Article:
I was actually seared all night long. I sat with gun close at hand. You see I had never camped out before, and the woods at night, and strange woods, at that, are far different than by day. We were apparently in the depths of a primitive forest, and the stillness and blackness were awful!

    As the fire died down, I could see an army of foes beleaguering us. I seemed to have reverted to my childhood fears of night and the dark, or, more likely, to the fear of the childhood of the race, when primitive man knew he had to guard against his ambushed foes.

    When it came Allen's turn to watch, I was afraid to sleep for fear he would let the fire go down, so slept with one eye open, if I slept at all. In the morning, when we saw smoke from a chimney not far away, how absurd our fears seemed!

    The next day, shouldering our duds we started up the Beaverkill and encamped on Balsam Lake. We strung up our blankets, but how we suffered from the cold, until, in the night, when our stakes slipped, or a rope broke, and we fell to the ground! There we lay huddled together, hoping to get some warmth from each other, but soon found, to our surprise, that we were riot nearly so cold on the ground-Mother Nature's blanket under ours was a great addition.

    The next day we tried to fish for trout, but were such greenhorns we didn't know how to manage our flies, till some men who came along showed us how, and then we took a lot.

    As we followed the dim trail back to the head of Mill Brook in the rain, encumbered by the books we had not looked into, we halted, and tried to cook some trout and make coffee. But it was a sorry failure; and when we came to a rude little log cabin in a clearing, domesticity had never looked so good to us before.

    In the morning we hired our host, Close by name, to take us across the mountain. He had no wagon, but Allen and I rode his horses, and he trudged along beside us in the rain. It must have been at least eight miles from there to Margaretville. When we asked him what our bill was (for lodging, food, the use of his horses and his day's trarnpand he had to tramp all the way back!), he said he guessed he would have to charge us a dollar! and that man's name was Close!

In the years that followed there were many other camping-trips, of which he has written in detail. There was the one to Thomas's Lake (now Beecher Lake) on which eventful march, following the vague direction to bear well to the left, they got lost, and found, and lost again, times innumerable; where, at last, finding the elusive lake, and taking trout for supper, the exhausted and famished cook (J. B.) capsized the trout, in the ashes just as he was about to serve them. It was on that trip that on coming out of the woods, after long wanderings, and thinking themselves in a far distant region, they found they had come out a few yards from where they had gone in just forty-eight hours before!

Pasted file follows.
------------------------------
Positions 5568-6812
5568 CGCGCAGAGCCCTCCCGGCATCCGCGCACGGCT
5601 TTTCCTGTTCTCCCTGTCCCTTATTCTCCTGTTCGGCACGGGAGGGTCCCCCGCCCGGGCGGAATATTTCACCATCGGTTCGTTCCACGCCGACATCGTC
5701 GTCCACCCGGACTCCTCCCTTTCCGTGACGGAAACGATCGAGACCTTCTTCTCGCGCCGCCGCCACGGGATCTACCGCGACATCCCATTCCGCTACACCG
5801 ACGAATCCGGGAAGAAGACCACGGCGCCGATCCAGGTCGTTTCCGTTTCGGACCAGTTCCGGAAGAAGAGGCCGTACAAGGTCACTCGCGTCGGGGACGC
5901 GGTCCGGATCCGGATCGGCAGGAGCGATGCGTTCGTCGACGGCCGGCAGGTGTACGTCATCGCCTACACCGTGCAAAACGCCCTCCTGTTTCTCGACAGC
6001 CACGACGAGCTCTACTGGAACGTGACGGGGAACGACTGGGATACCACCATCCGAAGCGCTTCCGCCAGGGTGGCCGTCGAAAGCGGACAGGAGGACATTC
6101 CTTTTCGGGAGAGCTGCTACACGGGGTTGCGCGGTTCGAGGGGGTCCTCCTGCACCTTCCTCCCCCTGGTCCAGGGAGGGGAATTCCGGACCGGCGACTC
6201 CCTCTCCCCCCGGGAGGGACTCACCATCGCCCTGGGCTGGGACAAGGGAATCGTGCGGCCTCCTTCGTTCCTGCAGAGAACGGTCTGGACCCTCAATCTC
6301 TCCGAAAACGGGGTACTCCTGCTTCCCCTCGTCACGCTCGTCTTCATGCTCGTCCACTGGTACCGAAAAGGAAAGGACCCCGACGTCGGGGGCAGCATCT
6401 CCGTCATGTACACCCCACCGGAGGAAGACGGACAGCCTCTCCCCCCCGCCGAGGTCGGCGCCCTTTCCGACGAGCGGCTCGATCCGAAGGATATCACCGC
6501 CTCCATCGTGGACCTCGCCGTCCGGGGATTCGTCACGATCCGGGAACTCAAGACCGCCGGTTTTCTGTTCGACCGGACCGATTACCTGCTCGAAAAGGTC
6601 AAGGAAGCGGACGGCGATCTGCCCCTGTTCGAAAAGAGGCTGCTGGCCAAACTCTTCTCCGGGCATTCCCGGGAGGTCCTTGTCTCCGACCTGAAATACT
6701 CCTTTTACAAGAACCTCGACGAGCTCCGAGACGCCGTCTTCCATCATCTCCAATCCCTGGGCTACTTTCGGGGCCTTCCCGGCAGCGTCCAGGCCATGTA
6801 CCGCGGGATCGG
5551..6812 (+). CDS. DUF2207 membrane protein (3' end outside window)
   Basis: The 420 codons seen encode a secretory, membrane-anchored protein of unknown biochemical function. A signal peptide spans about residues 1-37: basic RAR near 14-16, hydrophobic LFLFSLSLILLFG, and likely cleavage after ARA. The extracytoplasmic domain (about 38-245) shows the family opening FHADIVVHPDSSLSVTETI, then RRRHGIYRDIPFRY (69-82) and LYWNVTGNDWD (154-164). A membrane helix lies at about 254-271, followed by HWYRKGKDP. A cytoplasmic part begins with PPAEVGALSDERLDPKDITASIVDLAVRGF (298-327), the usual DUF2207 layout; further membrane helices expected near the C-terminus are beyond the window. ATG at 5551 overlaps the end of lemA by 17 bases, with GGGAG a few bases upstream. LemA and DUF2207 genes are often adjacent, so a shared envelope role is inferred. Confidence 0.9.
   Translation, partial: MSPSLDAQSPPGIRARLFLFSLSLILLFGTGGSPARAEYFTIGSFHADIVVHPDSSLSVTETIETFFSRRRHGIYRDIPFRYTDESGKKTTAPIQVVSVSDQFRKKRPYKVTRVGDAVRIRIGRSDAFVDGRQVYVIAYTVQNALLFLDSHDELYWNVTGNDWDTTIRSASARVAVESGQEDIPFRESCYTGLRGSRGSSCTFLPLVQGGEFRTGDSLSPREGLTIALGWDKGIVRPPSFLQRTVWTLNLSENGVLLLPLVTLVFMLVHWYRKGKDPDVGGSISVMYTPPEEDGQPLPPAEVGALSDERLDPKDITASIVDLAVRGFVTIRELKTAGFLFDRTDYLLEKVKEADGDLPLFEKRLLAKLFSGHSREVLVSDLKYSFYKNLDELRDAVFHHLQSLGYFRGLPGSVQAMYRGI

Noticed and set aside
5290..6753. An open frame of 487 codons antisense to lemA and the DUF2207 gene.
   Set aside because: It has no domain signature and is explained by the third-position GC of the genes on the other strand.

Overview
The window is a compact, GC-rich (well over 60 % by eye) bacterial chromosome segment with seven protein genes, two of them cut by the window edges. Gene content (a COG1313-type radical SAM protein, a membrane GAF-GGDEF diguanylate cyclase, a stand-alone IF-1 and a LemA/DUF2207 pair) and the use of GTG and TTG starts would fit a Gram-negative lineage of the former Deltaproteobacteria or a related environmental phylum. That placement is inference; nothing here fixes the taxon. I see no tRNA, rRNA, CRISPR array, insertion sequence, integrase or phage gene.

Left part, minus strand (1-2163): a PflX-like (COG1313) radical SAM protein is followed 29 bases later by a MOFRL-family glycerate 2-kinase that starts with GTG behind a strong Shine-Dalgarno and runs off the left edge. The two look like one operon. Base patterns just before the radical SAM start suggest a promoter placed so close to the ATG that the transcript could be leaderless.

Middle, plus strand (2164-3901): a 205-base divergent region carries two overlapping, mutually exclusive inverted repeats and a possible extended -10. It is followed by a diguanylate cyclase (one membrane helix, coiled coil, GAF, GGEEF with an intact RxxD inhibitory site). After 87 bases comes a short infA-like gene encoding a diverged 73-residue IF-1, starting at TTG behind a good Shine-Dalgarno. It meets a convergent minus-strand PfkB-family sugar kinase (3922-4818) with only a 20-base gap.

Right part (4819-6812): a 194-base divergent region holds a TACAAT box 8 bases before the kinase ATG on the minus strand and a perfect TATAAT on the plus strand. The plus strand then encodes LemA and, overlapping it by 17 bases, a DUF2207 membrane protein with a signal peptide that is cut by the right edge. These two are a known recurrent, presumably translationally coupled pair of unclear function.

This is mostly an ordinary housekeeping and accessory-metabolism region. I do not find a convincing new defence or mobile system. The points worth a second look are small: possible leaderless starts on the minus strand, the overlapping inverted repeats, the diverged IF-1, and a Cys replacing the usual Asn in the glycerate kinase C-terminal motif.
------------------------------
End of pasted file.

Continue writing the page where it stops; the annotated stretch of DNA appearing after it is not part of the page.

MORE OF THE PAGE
There was the camping-trip on the Neversink when Uncle John and Channy and four others had some delectable, and some quite other, experiences; where the midges made Aaron, the old soldier, indulge in most inflammatory remarks; where visits from a porcupine, and other sleepchasing events, transpired; where they beheld a wondrous aurora borealis; and where the exceptional fine trouting all made up an experience fraught with fragrant memories, barring one night in an odoriferous stable-shelter on the rain-swollen Neversink.

There was the attack on Peekamose with their march through the wild and desolate region of the Rondout; their ideal camping-sites; their debauches of poetry and coffee; and their never-to-be-forgotten camp-fire talks.

There was the brief camping-venture when the wives went along, too; the venture which started out so menily, by Furlow Lake, a trout lake high in the Catskills, their only tents the birches and maples, their only beds the hemlock boughs.

Scarcely had the sylvan supper of brown trout on the mossy tables, and wild strawberries on fronds of fern been cleared away, when a low rumbling put a different face upon the scene. The lake grew black as ink. Bombshells were soon bursting overhead; and the torrents fell. Drenched to the skin, the terrified women and their solemn lords hovered over the struggling fire, or cowered in the darkness as though to escape the searching shafts of Jove. Long after-midnight, when the bombardment and downpour ceased, waterlogged in body and mind, they threw themselves upon the saturated ground under the dripping trees, in utter misery. With the dawn, the wives lifted their weary voices in unison and begged eloquently for home, sweet home.

When Aaron and J. B. went camping in Canada, while being whirled through New Hampshire and Vermont, J. B. seemed to be reviewing the geography of his boyhood. He looked upon the dusky streams with delight, the names of which he had learned in the West Settlement schoolthe Merrimac, the Connecticut, and the Passumpsic, while Lake Memphramagog, which he saw at sunset, was like molten gold.

At their first glimpse of the St. Lawrence Aaron cried, "Iliad of rivers! Your Hudson must take a back seat now!" and, indeed, its sublimities were Homeric from beginning to end. Other schoolboy lessons came to mind as the West Settlement pupil looked up the steep vertical sides of the Plains of Abraham where Wolfe and his army had clambered and stood in the enemy's rear, long, long ago.

For the camping experience to Lake St. John, for the account of the monstrous trout Aaron caught, and J. B. helped to land; for the scales Joe, the guide, improvised, by balancing a strip of board and using their provisions as weights; for the sail down the Saguenay, and the stupendous scenery of Cape Trinity and Cape Eternity, one must read our camper's account in " The Halcyon in Canada."

When in 1876 J. B. took some days off and got his "Taste of Maine Birch," the best part of the whole experience was Uncle Nathan, the guide, a hunter and trapper for forty years. An Indian had taught him to make birchbark canoes, and he made the one they used on the trip. What wood-craft it showed; what a wild free time it promised!

To Uncle Nathan the birch tree was the god of his idolatry. Nearly his entire equipment came from it-canoe, tent, waterproof, buckets, plates, cups, spoons, torches,